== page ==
It was thus that he continued to speculate while Roberta, preceding him to her room, was asking herself what was this now that had so suddenly come upon her—over Clyde—this sudden indifference, this willingness to break a pre-Christmas date, and when she was about to leave for, home and not to see him for three days and over Christmas, too, to make him not wish to ride with her even so far as Fonda. He might say that it was that meeting, but was it? She could have waited until four if necessary, but something in his manner had precluded that—something distant and evasive. Oh, what did this all mean? And, so soon after the establishing of this intimacy, which at first and up to now at least had seemed to be drawing them indivisibly together. Did it spell a change—danger to or the end even of their wonderful love dream? Oh, dear! And she had given him so much and now his loyalty meant everything—her future—her life.

She stood in her room pondering this new problem as Clyde arrived, his Christmas package under his arm, but still fixed in his determination to modify his present relationship with Roberta, if he could—yet, at the same time anxious to put as inconsequential a face on the proceeding as possible.

“Gee, I’m awfully sorry about this, Bert,” he began briskly, his manner a mixture of attempted gayety, sympathy and uncertainty. “I hadn’t an idea until about a couple of hours ago that they were going to have this meeting. But you know how it is. You just can’t get out of a thing like this. You’re not going to feel too bad, are you?” For already, from her expression at the factory as well as here, he had gathered that her mood was of the darkest. “I’m glad I got the chance to bring this around to you, though,” he added, handing the gift to her. “I meant to bring it around last night only that other business came up. Gee, I’m sorry about the whole thing. Really, I am.”

Delighted as she might have been the night before if this gift had been given to her, Roberta now put the box on the table, all the zest that might have been joined with it completely banished.

“Did you have a good time last night, dear?” she queried, curious as to the outcome of the event that had robbed her of him.

“Oh, pretty good,” returned Clyde, anxious to put as deceptive a face as possible on the night that had meant so much to him and spelled so much danger to her. “I thought I was just going over to my uncle’s for dinner like I told you. But after I got there I found that what they really wanted me for was to escort Bella and Myra over to some doings in Gloversville. There’s a rich family over there, the Steeles—big glove people, you know. Well, anyhow, they were giving a dance and they wanted me to take them over because Gil couldn’t go. But it wasn’t so very interesting. I was glad when it was all over.” He used the names Bella, Myra and Gilbert as though they were long and assured intimates of his—an intimacy which invariably impressed Roberta greatly.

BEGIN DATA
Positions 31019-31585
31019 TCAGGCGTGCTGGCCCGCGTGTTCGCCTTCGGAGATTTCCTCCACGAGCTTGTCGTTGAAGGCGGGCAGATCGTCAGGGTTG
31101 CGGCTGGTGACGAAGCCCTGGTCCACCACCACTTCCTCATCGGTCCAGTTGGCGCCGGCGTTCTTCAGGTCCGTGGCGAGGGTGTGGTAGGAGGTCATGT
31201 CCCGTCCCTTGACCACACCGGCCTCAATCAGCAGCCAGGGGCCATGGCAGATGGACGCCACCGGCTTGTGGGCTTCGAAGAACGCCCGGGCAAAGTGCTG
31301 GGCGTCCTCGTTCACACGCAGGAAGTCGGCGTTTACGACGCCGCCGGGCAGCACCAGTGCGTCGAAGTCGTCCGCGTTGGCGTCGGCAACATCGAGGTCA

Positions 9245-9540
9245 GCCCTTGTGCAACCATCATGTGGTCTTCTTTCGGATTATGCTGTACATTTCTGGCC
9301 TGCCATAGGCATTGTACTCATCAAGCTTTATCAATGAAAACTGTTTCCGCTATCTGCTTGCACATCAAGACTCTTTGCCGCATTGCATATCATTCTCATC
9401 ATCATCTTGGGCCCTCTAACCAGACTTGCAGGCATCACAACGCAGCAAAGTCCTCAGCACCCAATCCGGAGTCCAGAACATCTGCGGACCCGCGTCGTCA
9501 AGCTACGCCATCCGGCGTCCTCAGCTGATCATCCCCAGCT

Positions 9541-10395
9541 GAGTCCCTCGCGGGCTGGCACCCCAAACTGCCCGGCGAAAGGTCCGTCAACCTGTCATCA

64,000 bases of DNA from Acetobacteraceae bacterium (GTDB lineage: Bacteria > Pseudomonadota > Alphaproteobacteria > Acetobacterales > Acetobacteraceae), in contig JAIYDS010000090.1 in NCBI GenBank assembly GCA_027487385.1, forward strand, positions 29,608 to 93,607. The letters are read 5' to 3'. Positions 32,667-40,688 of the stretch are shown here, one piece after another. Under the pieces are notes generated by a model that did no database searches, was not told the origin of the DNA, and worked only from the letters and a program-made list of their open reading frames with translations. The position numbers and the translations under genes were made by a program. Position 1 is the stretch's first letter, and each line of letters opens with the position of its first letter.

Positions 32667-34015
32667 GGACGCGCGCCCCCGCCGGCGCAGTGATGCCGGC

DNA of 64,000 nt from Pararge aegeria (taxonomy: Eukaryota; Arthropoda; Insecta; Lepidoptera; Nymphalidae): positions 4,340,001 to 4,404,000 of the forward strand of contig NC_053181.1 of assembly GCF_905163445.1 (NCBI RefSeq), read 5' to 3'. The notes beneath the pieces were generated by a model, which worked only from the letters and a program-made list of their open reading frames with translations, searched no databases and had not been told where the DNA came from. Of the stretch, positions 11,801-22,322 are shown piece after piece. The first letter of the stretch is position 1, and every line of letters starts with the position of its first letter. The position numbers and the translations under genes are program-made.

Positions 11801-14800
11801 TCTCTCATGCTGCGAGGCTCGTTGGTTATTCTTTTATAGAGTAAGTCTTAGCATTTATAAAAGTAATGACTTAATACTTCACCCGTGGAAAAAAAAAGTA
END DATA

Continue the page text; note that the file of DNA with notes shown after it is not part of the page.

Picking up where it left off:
“You didn’t get through in time then to come around here, did you?”

“No, I didn’t, ’cause I had to wait for the bunch to come back. I just couldn’t get away. But aren’t you going to open your present?” he added, anxious to divert her thoughts from this desertion which he knew was preying on her mind.

She began to untie the ribbon that bound his gift, at the same time that her mind was riveted by the possibilities of the party which he had felt called upon to mention. What girls beside Bella and Myra had been there? Was there by any chance any girl outside of herself in whom he might have become recently interested? He was always talking about Sondra Finchley, Bertine Cranston and Jill Trumbull. Were they, by any chance, at this party?

“Who all were over there beside your cousins?” she suddenly asked.

“Oh, a lot of people that you don’t know. Twenty or thirty from different places around here.”

“Any others from Lycurgus beside your cousins?” she persisted.